The joy Alan Eaks now experiences as an out gay man with a partner of 12 years and two adopted children certainly overshadows the issues he endured years ago.
Eaks, 56, is the CEO of Chicago Lakeshore Hospital, a position he has held for close to 13 yearsand he is admittedly "completely comfortable as an openly gay man in this field."
However, when he entered the hospital administration field in the early 1980s, the field "was not welcoming to the gay community," he said. "Partially due to my own maturity, and partially due to the non-friendly gay world that existed in those early years, I was somewhat closeted and protective of my gay identity. I feel so fortunate that I was able to come totally out over time due to the trail blazers who paved the way for me to live an open, transparent and dignified life as a gay man."
Eaks and life partner Alberto Senior live in Lakeview with their two children: Simon, 8; and Gabriel, 6, both of whom attend Nettelhorst School. Senior is a public relations and marketing executive with MillerCoors Company, based at its Chicago headquarters.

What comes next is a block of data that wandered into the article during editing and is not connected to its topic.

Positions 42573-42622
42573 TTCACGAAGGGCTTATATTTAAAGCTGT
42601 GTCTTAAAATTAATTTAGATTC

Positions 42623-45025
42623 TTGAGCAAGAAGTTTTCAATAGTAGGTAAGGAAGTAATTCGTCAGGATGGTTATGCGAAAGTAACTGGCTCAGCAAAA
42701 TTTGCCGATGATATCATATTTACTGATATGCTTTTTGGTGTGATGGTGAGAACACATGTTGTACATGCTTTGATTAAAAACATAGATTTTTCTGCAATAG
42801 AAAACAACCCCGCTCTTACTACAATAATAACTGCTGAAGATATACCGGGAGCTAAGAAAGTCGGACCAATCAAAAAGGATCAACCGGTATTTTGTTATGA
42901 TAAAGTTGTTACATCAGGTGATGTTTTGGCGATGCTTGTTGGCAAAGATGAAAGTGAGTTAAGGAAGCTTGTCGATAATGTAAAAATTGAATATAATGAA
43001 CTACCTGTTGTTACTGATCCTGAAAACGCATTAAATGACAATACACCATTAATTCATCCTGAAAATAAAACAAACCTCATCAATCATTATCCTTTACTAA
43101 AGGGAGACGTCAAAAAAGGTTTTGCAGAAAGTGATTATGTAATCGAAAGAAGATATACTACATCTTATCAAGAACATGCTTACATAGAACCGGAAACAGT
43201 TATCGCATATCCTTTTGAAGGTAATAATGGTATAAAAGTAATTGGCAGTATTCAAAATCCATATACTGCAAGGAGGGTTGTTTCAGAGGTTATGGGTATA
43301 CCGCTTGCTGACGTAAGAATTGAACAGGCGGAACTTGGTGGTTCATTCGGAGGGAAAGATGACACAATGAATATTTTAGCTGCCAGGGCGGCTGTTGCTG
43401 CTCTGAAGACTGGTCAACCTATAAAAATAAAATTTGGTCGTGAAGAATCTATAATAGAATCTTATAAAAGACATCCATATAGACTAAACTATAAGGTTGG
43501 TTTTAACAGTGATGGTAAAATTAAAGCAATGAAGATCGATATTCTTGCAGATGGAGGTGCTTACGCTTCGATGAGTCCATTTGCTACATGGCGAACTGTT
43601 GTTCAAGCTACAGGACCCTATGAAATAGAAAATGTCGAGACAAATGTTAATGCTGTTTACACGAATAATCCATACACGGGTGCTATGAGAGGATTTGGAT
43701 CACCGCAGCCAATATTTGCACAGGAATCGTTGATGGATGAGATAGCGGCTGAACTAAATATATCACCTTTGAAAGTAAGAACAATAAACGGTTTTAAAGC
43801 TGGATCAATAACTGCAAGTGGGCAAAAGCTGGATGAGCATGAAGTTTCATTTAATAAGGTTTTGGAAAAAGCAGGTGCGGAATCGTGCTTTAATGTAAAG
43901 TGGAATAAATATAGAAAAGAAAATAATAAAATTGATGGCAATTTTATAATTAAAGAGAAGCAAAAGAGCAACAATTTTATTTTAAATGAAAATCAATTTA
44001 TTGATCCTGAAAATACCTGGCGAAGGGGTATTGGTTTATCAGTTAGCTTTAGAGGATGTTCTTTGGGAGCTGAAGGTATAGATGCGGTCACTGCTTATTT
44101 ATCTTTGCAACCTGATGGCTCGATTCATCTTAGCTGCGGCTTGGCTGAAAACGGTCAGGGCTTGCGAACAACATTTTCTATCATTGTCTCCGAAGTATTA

They are planning to marry in 2014.
"Being an openly gay man has a positive impact on the organization, especially in light of the hospital's commitment to serving the LGBTQ community through our Valeo Pride treatment programs," he said. "I know now that, in my early career, I was passed over for [advancement] opportunities due to my sexual orientation. At the time, it was subtle, but none the less apparent. Being gay probably led me to the behavioral health field because of my personal life experiences as a gay man [who] sensitized me to the similar experience of disenfranchisement and stigmatization that is so prevalent for those experiencing mental health issues. Honestly, I believe this makes me a better healthcare executive, and definitely seals my commitment to treating the needs of the LGBTQ community."